The wall was also an example of exaggeration, annother one of Trump’s persuasion techniques. Exaggeration plays into what Adams calls the Intentional Wrongness Play, he lays it out like this:

  1. Make a claim that is directionally accurate but has a big exaggeration or factual error in it.

  2. Wait for people to notice the exaggeration or error and spend endless hours talking about how wrong it is.

  3. When you dedicate focus and energy to an idea, you remember it. And the things that have the most mental impact on you will irrationally seem as thought they are high in priority, even if they are not. That’s persuasion.

Trump knew that building a literal wall across the entire US-Mexico border was ridiculous but that didn’t stop him from insisting the wall needed built. By doing this he caused people to talk and think about the border crisis a lot more than they otherwise would have and that made them realize how important that issue was. By doing this Trump positioned himself as the person most serious about fixing the problem.

Trump didn’t actually plan on building the wall as most people pictured it, he explained his more realistic plan (the one he partially executed) a few times. The wall was simply a persuasion tool. Remember facts don’t matter, persuasion is more important. In the first paragraph of this article I made the claim that all communication is persuasion, this isn’t factual, there isn’t much persuasion involved when you are telling someone church starts at ten. But saying “most communication is persuasion” is a lot less persuasive than saying “all communication is persuasion.” If you want to be persuasive strive for directional accuracy rather than factual accuracy. Once you have convinced people you can start ironing out the facts, but until then stay out of the weeds. Facts don’t matter.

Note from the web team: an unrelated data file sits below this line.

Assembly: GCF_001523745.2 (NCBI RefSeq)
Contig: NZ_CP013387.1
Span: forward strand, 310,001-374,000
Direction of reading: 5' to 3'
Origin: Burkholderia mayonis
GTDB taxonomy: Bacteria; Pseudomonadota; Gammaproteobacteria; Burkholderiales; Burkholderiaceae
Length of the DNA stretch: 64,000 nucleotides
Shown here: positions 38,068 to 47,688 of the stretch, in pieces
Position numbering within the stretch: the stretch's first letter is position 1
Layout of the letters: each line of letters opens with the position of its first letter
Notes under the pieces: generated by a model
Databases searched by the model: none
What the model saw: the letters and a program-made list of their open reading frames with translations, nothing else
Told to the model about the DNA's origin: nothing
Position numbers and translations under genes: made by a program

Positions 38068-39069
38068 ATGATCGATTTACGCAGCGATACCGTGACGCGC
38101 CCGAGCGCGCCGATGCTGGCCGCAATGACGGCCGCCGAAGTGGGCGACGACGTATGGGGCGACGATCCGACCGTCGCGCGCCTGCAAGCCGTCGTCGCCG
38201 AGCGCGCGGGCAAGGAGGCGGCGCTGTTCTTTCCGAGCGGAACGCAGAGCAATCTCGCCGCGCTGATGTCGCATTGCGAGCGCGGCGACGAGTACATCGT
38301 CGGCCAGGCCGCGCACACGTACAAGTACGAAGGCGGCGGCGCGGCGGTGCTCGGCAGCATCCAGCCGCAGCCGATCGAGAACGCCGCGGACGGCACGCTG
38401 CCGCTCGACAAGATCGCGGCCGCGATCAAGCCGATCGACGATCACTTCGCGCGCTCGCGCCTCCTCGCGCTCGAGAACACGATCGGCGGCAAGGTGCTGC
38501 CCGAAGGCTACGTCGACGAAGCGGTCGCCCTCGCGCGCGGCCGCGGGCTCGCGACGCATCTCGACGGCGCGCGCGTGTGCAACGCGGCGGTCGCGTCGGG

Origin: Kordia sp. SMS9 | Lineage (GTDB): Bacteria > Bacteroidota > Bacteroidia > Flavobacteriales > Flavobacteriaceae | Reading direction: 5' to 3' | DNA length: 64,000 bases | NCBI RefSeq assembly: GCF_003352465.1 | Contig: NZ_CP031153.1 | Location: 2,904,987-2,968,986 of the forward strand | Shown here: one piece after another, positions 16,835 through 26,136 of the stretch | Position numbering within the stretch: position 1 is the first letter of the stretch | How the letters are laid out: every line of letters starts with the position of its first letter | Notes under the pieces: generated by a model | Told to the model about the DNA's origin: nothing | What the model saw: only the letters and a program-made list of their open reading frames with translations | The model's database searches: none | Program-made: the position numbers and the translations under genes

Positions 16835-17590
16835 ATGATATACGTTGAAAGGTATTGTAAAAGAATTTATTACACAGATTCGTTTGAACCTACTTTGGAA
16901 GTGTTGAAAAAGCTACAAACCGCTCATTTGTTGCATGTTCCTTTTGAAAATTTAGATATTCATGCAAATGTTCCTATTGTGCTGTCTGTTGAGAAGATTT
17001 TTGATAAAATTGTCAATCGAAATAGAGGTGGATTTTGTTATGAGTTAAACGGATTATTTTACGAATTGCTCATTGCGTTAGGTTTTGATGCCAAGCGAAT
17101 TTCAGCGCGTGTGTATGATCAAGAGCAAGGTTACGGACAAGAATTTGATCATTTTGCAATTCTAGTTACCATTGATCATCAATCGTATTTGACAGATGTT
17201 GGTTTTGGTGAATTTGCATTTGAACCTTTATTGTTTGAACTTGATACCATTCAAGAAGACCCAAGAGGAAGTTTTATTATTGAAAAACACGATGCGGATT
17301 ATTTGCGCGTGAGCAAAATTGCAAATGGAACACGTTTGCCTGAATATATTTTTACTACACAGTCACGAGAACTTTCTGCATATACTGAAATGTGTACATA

Of course people challenging your position will always try to pull you down into the weeds, Adams proposes what he calls The High-Ground Maneuver to counter this. He defines this as, “a persuasion method that involves elevating a debate from the details on which people disagree to a higher concept on which everyone agrees.” (page 28) This maneuver is is something that you don’t see very often because very few people are good enough at persuasion to use it. Learning this trick will set you apart from most people.

Adams used an example from Steve Jobs to highlight The High-Ground Maneuver. The iPhone 4 had an issue where it would drop calls when held in a certain way and at a press conference addressing the subject rather than apologizing for the failure Jobs said, “We’re not perfect. Phones are not perfect. We all know that. But we want to make our users happy.” Most CEOs would have apologized in this situation making them look weak and their products inferior. Jobs used The High-Ground Maneuver to shift the focus away from the iPhone and highlight the fact that there is no perfect phone but they are trying to get there.

Often times opportunities to use The High-Ground Maneuver are times like this where an apology is expected. Trump’s Rosie O’Donnell moment was one of these, but not all opportunities look like that.

Sometimes an opportunity for The High-Ground Maneuver would be one where most people would call their opponent a hypocrite. People think calling out hypocrisy is good persuasion but it’s not. Adams explains that it, “can never be terribly persuasive to the viewer. The problem is it frames both parties as naughty children. There are no winners in that framing.” (page 101)

Adams gives us a hypothetical scenario with pundit 1 and pundit 2 from different political parties debating an issue. If pundit 1 says pundit 2’s party didn’t do a very good job managing an issue and pundit 2 responds by saying pundit 1’s party didn’t do a good job either (calling pundit 1 a hypocrite) then both pundit 1 and 2 look weak and whiny. An observer wouldn’t be able to tell which was better.

If pundit 2 had instead said something along the lines of, “Yes, we’ve failed in the past but we’ve learned from our mistakes and know how to handle the problem better,” pundit 2 would look strong compared to pundit 1. This is the power of The High-Ground Maneuver. Don’t waste time calling out hypocrisy.

There are of course many other scenarios where The High-Ground Maneuver could be employed and many other persuasion tactics that Adams gets into here but I don’t have time to get into all of those, and that wouldn’t be fair to you either. You should buy this book and read it. The book is written in a way that it is entertaining and easy to read. Of course it isn’t the best book on persuasion out there but it might be the best persuasion book for someone who has never read a persuasion book.

You should be reading books about persuasion. Remember all communication is persuasion, you need to get better at it.